The fact is many people who file for Chapter 7 bankruptcy earn above the median income.

Many of our clients come to us concerned that they make too much money to qualify for bankruptcy. This is because if your income is above the median income for your state and household size, then you must run the means test to determine whether or not you qualify for Chapter 7 bankruptcy.

Many people who file for Chapter 7 bankruptcy earn above the median income. Your income alone does not determine whether or not you qualify for Chapter 7, it determines whether or not you have to run the means test.

Bankruptcy Means Test Explained

The means test determines whether or not you qualify for bankruptcy relief under Chapter 7. It is a review of your income minus expenses. If your net income falls below the state median for your household size, then you automatically qualify for Chapter 7 bankruptcy.

If your net income is above the state median for your household size, then you must run the means test to determine whether or not you qualify for Chapter 7 bankruptcy. Being a high-income earner does not preclude you from relief under Chapter 7.

Certainly the means test makes qualifying for Chapter 7 bankruptcy more difficult; however, an experienced bankruptcy attorney can help you navigate the means test and qualify for the debt relief you deserve.

The Median Income In Georgia

The median household income in Georgia is:

  • Household of One: $42,735
  • Household of Two: $55,600
  • Household of Three: $61,705
  • Household of Four: $72,290
  • Households of more than four: add $8,400 for each individual in excess of four.

If you live in Georgia and your net household income is at or above these figures, then you must run the means test analysis before filing for Chapter 7 bankruptcy.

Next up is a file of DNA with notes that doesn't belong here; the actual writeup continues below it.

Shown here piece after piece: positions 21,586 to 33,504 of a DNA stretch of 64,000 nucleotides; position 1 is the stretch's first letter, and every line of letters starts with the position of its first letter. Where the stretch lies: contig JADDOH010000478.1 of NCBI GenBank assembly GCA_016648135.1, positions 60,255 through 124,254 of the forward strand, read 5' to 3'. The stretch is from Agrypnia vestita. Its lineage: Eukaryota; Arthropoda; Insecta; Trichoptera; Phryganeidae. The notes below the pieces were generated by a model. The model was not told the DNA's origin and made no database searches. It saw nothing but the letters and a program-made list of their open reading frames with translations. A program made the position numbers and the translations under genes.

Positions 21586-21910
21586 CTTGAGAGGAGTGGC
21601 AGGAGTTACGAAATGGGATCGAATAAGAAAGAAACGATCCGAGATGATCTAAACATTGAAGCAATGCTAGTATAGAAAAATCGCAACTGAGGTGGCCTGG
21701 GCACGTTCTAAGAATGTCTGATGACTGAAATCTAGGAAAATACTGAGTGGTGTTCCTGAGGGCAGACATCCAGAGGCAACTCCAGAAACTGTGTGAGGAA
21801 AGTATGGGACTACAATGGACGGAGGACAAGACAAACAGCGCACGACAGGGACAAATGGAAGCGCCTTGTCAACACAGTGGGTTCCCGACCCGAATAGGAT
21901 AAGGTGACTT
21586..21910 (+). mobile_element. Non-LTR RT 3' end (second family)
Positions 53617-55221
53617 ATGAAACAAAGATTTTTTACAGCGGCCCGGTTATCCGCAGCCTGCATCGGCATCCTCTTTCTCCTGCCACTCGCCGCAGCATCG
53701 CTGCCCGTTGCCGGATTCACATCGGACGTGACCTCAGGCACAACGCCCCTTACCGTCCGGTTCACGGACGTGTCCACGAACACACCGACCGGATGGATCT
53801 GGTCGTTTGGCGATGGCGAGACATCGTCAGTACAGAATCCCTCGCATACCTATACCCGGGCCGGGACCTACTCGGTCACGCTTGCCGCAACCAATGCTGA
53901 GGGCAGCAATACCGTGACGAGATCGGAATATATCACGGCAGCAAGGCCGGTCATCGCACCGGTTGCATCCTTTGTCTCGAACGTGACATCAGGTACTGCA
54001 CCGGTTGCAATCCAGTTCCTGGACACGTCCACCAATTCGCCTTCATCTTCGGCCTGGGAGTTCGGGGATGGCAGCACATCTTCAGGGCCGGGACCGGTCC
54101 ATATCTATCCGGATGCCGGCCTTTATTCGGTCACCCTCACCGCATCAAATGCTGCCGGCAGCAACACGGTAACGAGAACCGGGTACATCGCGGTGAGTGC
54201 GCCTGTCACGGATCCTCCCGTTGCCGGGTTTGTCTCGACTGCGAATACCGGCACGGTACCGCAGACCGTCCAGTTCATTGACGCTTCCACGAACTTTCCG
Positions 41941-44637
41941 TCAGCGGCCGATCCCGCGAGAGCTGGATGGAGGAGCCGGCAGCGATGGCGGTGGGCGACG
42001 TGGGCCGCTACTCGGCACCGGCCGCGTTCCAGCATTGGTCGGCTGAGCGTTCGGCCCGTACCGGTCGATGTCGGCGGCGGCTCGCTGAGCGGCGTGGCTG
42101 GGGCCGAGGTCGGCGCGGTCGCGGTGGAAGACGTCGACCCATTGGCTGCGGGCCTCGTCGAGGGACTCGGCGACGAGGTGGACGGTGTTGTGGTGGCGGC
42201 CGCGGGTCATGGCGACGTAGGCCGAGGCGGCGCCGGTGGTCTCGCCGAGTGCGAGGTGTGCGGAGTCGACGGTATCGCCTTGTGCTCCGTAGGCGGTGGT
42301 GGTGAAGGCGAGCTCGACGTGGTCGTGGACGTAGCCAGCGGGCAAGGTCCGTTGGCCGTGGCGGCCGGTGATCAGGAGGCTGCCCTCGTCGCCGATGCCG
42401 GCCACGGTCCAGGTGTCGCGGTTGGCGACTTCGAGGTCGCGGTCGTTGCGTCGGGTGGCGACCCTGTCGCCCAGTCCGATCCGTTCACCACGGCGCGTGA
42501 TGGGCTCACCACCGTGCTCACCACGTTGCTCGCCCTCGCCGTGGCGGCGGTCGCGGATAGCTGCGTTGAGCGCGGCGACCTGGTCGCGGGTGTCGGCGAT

Certain Expenses Help You Qualify for Chapter 7 Bankruptcy

The means test calculation allows for deductions based on a mix of your actual expenses and standard pre-determined expenses. Often the key to passing the means test is a diligent review of your allowable actual expenses.

Payments made on any secured debts are calculated in the means test. This means that your house payments, car payments, and any other secured debt payments are considered.

Though homeowners who have missed mortgage payments or have an underwater second mortgage will want to consider the benefits of Chapter 13 bankruptcy. We will further discuss this at our free consultation.

Other allowable actual expenses to take a close look at when running the means test include: health care, child care, taxes, involuntary paycheck deductions, and charitable donations.

If You Truly Do Not Qualify for Chapter 7 Bankruptcy

Many people seeking bankruptcy relief would be best served by filing for Chapter 7 bankruptcy, as it erases most debts and does not require a repayment plan. However, people who do not qualify for Chapter 7 may still be able to qualify for Chapter 13 bankruptcy. Learn about the differences in our article The Differences Between Chapter 7 and Chapter 13 Bankruptcy.

With the help of the experienced attorneys at The Law Offices of Barbara B. Braziel, even people who earn well above the median income for our state can qualify for Chapter 7 bankruptcy. Contact us for a free consultation and analysis of your income.

 

We are a debt relief agency. We help people file for bankruptcy relief under the U.S. Bankruptcy Code.